Wander into any Portuguese town during the early summer, and you’ll witness enchanting street festivals happening here and there. But show up to Lisbon during the month of June — especially in the first two weeks — and you’ll be left wondering, “What the hell kind of nonstop citywide party did I just stumble upon?”

The sweet, pungent scent of charcoal-grilled sardines pervades the air, stinging the nose in the most enticing way. The bouncy oom-pah of folksy songs fills the evenings. And the locals, well, they’ve likely had a few, as designated streets in various parts of town echo with boisterous conviviality and raucous laughter.

Whether referred to as “Santos Populares,” “Festas de Lisboa,” or just “Santos” for short, it’s a charm-a-minute cultural gift from the street-party gods.

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For a full month, most neighborhoods in town set up collective block parties winding through the maze of cobblestone canyons. Streets fill with makeshift grills cooking up traditional Portuguese festival favorites. Beer and wine flow as cheerful conversation echoes well into the night, and old-timers and youngsters alike eat, drink, and dance the evening away to wildly suggestive “Pimba” tunes from back in the day.

The Santos Populares Setup

You’d be forgiven for thinking that Portugal — as the original source of Portuguese Catholic culture “exported” globally — would have a Carnival season rivaling that of its transatlantic relative, Brazil.

But, no. While Portugal does indeed celebrate the weeks leading up to Ash Wednesday and Lent with its own traditions, it doesn’t produce anything close to the technicolor fantasy land engineered by its South American counterpart.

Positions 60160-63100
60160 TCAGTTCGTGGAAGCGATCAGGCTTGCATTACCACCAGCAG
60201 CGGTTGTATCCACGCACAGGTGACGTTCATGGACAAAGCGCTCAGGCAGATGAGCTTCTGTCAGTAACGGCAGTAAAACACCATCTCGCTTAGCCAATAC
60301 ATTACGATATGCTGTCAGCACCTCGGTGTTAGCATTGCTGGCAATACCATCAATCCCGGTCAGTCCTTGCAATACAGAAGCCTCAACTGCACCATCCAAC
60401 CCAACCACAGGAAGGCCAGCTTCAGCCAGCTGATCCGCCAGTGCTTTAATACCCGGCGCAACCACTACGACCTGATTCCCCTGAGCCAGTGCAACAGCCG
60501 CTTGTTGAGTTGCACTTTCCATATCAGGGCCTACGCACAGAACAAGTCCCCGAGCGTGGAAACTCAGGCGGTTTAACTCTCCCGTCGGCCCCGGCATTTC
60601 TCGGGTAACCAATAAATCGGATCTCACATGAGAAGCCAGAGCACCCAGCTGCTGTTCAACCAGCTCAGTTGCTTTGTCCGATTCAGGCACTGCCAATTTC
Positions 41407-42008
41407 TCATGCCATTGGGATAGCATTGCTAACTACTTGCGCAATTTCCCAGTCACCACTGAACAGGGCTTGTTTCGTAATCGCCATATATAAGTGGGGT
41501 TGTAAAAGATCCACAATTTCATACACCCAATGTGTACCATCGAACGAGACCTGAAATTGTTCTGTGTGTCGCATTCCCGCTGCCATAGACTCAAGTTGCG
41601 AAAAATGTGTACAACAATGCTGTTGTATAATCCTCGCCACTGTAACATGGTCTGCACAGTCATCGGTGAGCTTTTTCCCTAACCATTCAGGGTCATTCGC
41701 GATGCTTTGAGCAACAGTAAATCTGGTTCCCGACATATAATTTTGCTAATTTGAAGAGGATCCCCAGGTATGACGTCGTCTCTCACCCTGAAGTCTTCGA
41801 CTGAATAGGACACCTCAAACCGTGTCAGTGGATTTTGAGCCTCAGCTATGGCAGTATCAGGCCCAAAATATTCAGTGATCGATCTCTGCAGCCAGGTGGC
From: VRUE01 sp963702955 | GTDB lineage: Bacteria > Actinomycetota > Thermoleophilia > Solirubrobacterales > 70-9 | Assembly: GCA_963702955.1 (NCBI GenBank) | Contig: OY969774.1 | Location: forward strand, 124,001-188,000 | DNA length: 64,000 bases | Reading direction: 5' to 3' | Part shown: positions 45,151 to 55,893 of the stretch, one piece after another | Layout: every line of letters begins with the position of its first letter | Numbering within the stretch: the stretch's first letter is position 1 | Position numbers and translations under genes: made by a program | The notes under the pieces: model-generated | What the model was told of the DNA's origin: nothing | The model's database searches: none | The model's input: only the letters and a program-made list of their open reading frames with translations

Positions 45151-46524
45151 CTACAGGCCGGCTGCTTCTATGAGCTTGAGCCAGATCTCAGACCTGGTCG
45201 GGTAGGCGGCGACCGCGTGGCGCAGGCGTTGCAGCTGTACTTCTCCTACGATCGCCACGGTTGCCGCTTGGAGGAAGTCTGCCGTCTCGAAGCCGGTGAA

Here, it’s Santos Populares during the month of June that Lusophone locals yearn for every year. A combination of days dedicated to popular Catholic saints — swirled with a healthy infusion of pagan midsummer fertility rites — provides a framework for the month. Select betrotheds marry en masse, daredevils jump bonfires, and sweethearts exchange symbolic pots of basil as celebrations of life, tradition, and culture.

But similar to many religious festival seasons worldwide, when push comes to shove, it’s largely about the exuberant party.

“I love it when I realize that the neighborhoods are starting to dress the streets to welcome Festas de Lisboa, because it marks the countdown to the beginning of the festivities, the approach of summer, and to many people, the arrival of holidays,” says Patrícia Cuan, communication coordinator for Paulo Ribeiro Company, a renowned Portuguese contemporary dance troupe. “I mean, who doesn’t love that?”

“It’s very important for us to respect our recipes and respect our culture. We’re Portuguese, and we’re very proud of that.”

She describes the buildup to June as being “almost like Christmas,” as streamers and strings of lights spin an overhead web from building to building, nooks and crannies transform into music stages, and sidewalks convert to makeshift beer gardens.

It’s All About the Street Food

Local eateries get in on the act by constructing outdoor kitchens with front-window service areas. “We do an entire grilled traditional menu for the week of Santo António,” says Ricardo Ferreira. “[We] sell all the traditional style food to go.”